Whenever possible, find 15 minutes to eat mindfully, taking a few deep breaths before eating to de-stress. Plan the time in your calendar to fuel your mom bod. Ensure healthy snacks are on hand for those busy days of back-to-back meetings or momming hard. Dehydration can often mask as hunger. Plain water (half our body weight (lbs) in ounces daily) between meals is the best way to stay hydrated and support healthy digestion.
Myth #3: To lean out, I need to eat less fat
The biggest culprit in excess body fat is not dietary fat, but excessive refined carbohydrates. To clarify: all carbohydrates are not evil. We need all three macronutrients (carbohydrates, protein and fat) for our mom bod to function properly. However, we should spend a minute talking about carbohydrates, glucose, and insulin.
All carbohydrates – fruits, vegetables, grains, legumes, flours and sugars – break down to glucose (sugar), which our body uses for energy. Insulin is a hormone that helps our body regulate our blood glucose level. Excess blood glucose is toxic to the blood. When our blood sugar level gets too high, insulin ushers glucose into our fat stores, and turns off our body’s ability to use fat stores for energy. This is a survival mechanism so we can burn off excess glucose that remains in our blood.
How do we limit those glucose and insulin spikes? Focus on a low glycemic diet to optimize blood sugar levels. Generally speaking, carbohydrates that are higher in fiber – beans, whole grains, starchy vegetables – are lower in glycemic index. By reducing processed carbs (flours, breads, candy, sweet drinks etc) we can reduce our glycemic load, also helping to prevent or reverse pre-diabetes and diabetes. Then, if we do interval training, our bodies can draw on fat stores for energy to help us burn more body fat.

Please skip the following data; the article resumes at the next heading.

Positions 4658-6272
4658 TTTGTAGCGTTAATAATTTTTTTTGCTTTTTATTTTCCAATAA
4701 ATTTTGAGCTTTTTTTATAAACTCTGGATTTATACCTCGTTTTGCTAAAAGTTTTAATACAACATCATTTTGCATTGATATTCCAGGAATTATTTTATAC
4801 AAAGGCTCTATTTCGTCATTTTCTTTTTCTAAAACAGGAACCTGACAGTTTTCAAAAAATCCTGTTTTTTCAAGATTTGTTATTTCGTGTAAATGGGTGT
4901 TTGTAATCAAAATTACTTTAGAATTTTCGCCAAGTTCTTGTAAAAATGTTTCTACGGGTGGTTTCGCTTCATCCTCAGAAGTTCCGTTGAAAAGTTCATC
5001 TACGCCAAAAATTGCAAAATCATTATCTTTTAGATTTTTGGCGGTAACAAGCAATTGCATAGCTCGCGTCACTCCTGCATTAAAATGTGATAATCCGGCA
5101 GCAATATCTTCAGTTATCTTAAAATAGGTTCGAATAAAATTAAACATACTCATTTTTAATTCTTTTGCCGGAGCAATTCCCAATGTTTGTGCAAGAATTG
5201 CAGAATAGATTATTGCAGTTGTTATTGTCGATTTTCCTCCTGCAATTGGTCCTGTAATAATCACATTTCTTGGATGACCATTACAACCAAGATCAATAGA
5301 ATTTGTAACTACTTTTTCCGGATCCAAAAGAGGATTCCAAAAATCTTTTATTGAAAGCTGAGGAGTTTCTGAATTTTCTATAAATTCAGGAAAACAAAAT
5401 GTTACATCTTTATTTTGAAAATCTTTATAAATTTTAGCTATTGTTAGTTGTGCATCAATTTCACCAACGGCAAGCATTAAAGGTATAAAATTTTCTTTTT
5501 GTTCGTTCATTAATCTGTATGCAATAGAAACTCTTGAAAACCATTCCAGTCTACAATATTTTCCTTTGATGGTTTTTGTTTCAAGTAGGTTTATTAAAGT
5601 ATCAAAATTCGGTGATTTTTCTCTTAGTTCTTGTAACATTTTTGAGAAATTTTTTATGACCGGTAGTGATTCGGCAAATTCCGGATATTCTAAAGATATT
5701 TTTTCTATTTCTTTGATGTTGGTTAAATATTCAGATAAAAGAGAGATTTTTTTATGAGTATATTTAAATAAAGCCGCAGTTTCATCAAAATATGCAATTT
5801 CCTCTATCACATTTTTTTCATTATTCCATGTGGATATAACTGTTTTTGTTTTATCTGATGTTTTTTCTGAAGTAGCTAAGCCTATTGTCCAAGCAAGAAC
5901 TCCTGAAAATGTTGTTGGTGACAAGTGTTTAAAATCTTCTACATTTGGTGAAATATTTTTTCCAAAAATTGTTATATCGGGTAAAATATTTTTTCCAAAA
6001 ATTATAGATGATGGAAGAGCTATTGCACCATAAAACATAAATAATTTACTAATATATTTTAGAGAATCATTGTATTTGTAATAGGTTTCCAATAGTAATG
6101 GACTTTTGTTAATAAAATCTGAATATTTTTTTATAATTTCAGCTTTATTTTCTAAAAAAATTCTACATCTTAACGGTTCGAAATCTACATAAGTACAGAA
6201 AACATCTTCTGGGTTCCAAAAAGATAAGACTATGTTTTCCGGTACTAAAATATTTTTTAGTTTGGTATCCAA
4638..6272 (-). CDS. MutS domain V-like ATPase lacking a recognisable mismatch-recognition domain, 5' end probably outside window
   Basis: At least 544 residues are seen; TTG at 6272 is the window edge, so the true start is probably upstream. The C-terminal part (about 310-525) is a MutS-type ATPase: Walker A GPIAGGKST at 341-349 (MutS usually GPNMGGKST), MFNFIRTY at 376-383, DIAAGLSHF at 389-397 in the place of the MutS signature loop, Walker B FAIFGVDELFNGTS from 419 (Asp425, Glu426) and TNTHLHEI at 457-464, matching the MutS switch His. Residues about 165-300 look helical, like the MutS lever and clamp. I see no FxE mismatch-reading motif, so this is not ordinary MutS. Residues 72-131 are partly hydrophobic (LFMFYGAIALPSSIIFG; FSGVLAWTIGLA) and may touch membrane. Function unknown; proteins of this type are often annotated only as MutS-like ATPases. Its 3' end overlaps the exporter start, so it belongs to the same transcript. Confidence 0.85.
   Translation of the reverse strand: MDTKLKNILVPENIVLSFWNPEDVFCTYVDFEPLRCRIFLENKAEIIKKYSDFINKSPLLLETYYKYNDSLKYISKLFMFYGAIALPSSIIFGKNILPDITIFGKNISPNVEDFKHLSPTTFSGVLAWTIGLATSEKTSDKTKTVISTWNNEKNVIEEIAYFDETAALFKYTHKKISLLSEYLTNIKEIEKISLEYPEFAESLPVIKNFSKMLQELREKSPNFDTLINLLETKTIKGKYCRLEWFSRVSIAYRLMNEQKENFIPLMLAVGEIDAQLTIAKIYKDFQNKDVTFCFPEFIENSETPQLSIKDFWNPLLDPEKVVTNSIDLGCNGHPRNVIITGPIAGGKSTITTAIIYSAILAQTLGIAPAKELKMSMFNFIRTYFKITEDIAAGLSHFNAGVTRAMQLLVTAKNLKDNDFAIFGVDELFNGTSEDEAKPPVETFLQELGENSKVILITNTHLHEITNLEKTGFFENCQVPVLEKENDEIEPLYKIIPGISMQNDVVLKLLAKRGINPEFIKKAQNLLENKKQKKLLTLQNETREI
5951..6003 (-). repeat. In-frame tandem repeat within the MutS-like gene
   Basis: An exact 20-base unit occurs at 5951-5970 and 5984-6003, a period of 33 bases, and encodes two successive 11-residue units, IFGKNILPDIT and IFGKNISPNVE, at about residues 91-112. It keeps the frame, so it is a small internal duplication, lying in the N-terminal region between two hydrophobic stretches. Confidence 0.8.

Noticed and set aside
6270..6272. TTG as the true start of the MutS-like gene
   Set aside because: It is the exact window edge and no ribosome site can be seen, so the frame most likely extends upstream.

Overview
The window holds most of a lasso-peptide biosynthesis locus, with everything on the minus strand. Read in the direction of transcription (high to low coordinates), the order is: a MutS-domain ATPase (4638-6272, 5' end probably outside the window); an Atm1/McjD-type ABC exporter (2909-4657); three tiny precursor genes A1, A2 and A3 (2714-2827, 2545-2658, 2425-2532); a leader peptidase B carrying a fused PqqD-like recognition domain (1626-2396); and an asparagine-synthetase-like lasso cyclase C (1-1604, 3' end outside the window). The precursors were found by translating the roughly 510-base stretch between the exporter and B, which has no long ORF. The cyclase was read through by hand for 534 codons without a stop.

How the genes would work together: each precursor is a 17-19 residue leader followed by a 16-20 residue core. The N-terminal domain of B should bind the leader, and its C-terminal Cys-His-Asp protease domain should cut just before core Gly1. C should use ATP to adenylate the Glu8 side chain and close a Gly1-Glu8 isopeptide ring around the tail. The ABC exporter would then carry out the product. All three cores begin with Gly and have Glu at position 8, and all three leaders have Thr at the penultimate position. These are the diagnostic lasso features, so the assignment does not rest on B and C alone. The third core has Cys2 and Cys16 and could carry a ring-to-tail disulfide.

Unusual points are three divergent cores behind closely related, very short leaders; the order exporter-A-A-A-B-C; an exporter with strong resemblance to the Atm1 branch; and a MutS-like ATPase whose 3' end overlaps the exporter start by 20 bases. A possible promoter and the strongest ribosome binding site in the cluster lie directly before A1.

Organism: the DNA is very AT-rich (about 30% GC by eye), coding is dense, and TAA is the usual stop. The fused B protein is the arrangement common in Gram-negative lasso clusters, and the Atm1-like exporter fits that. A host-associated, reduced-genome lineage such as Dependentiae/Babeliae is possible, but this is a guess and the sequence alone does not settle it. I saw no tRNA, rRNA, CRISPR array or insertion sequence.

Below is an easy-to-use guideline for creating healthy, balanced meals. We can use our hand – it’s proportionate to our size, and goes with us everywhere! This is great especially for eating out or even for meal prep. To easily optimize micronutrients for fitness, aim for a palm’s worth of protein, a fist worth of vegetables, a cupped handful of a healthy carbohydrate, and a thumb’s worth of a healthy fat at each meal.
To easily optimize our metabolism, we can:
- Include resistance training in our exercise program so our bigger muscles can burn more fat at rest
- Tune into our true hunger cues to fuel our unique bodies with the amount of food it needs
- Focus on a well-balanced, low glycemic diet
And now to the “how.” The easiest way to make healthy lifestyle changes is to do them one at a time. Focus on one of the tips above for two weeks, master it, then move on to the next. You might tart with the thing that will make the biggest impact, or what’s easiest to implement.
Do you need a little more help to make all this happen in your busy life? I’d love you to join me for my free Back to School Back to You Reboot starting September 9th to reclaim your health and happiness!